Reader Reactions to Too Good to be False
A masterpiece of fresh scholarship on Jesus and the Gospels!
Tom Gilson’s new book, Too Good To Be False, is extraordinary, and probably groundbreaking with respect to the gospels! I exuberantly recommend it to everyone, whether you are a current follower of Jesus, a skeptic, or a devoted Muslim, etc. This book compellingly demonstrates that the character of Jesus is unsurpassed in all of literature. Not only unsurpassed, but also unsurpassable!
Gilson argues that no writer in history has ever created a character — fictional or true — with such unparalleled qualities of goodness, authority, leadership, brilliance, supernatural power, and self-sacrificial love all in one person. Normally the combination of great power with goodness in a person corrupts that person. But not Jesus. He alone possessed the virtue to exercise his irresistible power for the benefit of others only, and to restrain his power to save himself when his self-sacrificial death was the highest possible good for the people of the day. And not only for his contemporaries, but also for the salvation of all humanity from the dawn of the world to the present day. Any characters that seem comparable are modeled after the exemplar of Jesus, whether consciously or unconsciously.
Arranged in three parts, Too Good To Be False is superbly well-organized and footnoted. It is written with clear, engaging, and personalized prose, replete with anecdotes and analogies from the author’s own experience with the subject. Tom combines rich theological and devotional substance for the common believer with solid evidences and cogent logic for those troubled with doubts and the more ardent intellectual skeptics alike. And in chapter 9 he does not avoid the latter’s explicit challenges to the gospels’ authenticity (pp 107-123).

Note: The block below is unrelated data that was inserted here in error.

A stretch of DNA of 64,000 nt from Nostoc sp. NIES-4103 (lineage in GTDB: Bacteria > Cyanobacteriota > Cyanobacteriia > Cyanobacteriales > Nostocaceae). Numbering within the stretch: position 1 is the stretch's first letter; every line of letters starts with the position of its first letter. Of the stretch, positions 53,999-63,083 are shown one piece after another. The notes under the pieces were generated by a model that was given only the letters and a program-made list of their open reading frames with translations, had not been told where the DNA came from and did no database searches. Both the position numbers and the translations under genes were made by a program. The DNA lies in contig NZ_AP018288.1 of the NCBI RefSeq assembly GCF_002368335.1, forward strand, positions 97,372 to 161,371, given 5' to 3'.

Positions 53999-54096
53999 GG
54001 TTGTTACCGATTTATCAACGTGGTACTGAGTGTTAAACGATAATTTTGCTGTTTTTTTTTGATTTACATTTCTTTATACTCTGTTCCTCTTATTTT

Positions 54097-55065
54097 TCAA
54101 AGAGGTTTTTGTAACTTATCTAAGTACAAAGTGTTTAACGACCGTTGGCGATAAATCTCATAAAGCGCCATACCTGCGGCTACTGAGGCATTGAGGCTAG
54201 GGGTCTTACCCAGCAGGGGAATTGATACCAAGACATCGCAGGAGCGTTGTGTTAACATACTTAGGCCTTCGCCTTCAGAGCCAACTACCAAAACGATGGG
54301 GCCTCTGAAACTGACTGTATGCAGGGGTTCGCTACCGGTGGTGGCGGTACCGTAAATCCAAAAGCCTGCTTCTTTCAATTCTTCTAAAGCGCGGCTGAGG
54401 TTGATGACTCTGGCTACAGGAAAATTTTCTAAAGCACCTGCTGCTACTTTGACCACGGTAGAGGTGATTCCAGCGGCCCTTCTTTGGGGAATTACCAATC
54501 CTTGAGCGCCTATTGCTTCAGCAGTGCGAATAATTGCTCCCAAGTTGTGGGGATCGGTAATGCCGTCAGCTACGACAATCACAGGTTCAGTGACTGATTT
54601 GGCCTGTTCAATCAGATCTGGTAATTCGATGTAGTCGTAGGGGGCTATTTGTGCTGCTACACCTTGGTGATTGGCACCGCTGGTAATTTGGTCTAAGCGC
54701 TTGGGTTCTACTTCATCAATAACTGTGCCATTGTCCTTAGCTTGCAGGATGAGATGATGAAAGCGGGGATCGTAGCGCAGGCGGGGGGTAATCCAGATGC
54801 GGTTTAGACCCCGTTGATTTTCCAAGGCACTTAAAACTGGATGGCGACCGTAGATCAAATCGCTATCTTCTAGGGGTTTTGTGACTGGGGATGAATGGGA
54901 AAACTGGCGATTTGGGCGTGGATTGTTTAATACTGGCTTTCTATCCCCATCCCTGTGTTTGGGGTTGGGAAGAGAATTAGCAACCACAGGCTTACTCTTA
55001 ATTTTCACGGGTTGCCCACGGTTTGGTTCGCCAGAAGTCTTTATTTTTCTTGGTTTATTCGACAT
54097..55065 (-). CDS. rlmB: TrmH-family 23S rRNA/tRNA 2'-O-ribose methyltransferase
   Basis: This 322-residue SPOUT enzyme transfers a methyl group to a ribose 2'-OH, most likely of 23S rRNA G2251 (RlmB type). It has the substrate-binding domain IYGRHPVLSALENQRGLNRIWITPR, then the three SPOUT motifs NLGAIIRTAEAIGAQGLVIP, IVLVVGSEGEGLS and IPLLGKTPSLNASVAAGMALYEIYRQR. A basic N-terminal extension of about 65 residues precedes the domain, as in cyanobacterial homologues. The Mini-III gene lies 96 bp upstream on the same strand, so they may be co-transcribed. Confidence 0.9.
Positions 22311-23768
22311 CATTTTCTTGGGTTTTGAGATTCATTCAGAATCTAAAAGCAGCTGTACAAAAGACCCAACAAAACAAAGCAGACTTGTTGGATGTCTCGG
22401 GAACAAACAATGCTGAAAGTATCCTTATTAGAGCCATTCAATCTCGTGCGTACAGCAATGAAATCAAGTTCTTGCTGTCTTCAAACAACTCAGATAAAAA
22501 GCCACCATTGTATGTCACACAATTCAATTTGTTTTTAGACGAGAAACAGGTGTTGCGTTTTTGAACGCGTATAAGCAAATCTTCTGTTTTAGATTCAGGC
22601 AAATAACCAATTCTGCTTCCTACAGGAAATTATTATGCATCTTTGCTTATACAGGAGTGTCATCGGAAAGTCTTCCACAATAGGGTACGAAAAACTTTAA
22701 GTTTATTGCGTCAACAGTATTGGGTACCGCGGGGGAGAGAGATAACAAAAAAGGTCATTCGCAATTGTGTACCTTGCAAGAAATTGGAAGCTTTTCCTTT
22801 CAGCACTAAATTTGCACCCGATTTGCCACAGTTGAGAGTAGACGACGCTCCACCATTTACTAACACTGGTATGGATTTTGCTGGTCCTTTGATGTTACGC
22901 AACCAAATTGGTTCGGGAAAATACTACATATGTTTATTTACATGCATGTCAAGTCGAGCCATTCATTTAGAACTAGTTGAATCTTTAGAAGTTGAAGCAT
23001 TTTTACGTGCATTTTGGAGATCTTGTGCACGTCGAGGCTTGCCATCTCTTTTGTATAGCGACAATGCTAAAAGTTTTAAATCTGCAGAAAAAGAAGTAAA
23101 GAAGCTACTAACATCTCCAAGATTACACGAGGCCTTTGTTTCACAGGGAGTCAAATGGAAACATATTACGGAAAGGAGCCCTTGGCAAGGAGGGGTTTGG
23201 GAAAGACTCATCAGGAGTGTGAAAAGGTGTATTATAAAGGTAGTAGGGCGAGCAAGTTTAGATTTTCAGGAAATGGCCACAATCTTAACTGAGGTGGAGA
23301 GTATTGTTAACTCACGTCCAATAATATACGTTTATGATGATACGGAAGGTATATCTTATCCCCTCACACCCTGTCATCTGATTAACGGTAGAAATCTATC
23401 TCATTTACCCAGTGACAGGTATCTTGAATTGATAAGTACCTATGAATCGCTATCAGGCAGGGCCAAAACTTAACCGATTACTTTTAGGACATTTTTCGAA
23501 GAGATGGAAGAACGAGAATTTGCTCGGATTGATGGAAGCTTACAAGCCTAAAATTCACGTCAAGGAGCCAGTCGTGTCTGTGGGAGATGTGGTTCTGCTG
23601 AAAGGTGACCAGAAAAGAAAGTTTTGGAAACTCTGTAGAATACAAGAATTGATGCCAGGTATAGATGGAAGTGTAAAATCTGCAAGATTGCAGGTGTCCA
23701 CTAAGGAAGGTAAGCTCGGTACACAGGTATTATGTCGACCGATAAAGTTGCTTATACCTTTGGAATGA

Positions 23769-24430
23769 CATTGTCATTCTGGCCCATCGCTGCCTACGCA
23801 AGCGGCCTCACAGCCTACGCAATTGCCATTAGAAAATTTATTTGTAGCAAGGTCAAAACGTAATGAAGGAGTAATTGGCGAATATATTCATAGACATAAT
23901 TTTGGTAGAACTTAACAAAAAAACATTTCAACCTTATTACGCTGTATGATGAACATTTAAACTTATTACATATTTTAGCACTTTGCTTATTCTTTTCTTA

Indeed, one prominent strand of his argument that appears in part two of the book is that the gospels are enormously harmonious with each other. Gilson goes on to show that the only reasonable explanation for this is that from their own imaginations the gospel writers could not have created the character of Jesus that is consistent across the four gospels. He must have been real, and he must have been exactly the kind of man they reported him to be.
This is a book that I would readily give as a gift to everybody, including Muslims with whom I interface regularly. I say all this also from the lens of an adult Sunday school teacher. In my class I am currently teaching a series on the Gospels + Acts. I have introduced Too Good To Be False to my class as an exceptional resource, but it is well-worthy of being the primary text alongside the gospels themselves. Thankfully, Tom had that in mind when writing this masterpiece. In the appendix he has included a very helpful study guide for just that purpose.
Finally, I truly appreciate the Epilogue for Pastors, Teachers and Other Ministers (pp. 177-183). In it the author shines the spotlight on the New Testament book of Hebrews as a primary treatise on defending the Christian faith with reason and faith combined. Here is a quote from this epilogue:
The writer of Hebrews showed his readers “the matchless supremacy of Jesus Christ, and he did it through the use of persuasive reasoning. …He certainly didn’t think reasons were unnecessary. If he had he could have saved himself a lot of trouble, for he could have said everything that needed saying in the first four verses [text inserted here]. If reasons were unneeded, he could have [skipped right to the juicy theological parts about the new covenant and Jesus as High Priest]. He didn’t write it that way, though. Instead he presents a rational, reasoned case for believing Jesus was great enough to follow. …The writer laid out evidence and reasons to show them how they could know it was true. …This is the model, a model that today we call apologetics. …The letter took their [the Hebrew Christians’] knowledge and convictions as a starting point, then built layers of new knowledge and reasoning on top of it…that supply reasons for belief in Christ.” (underscores mine)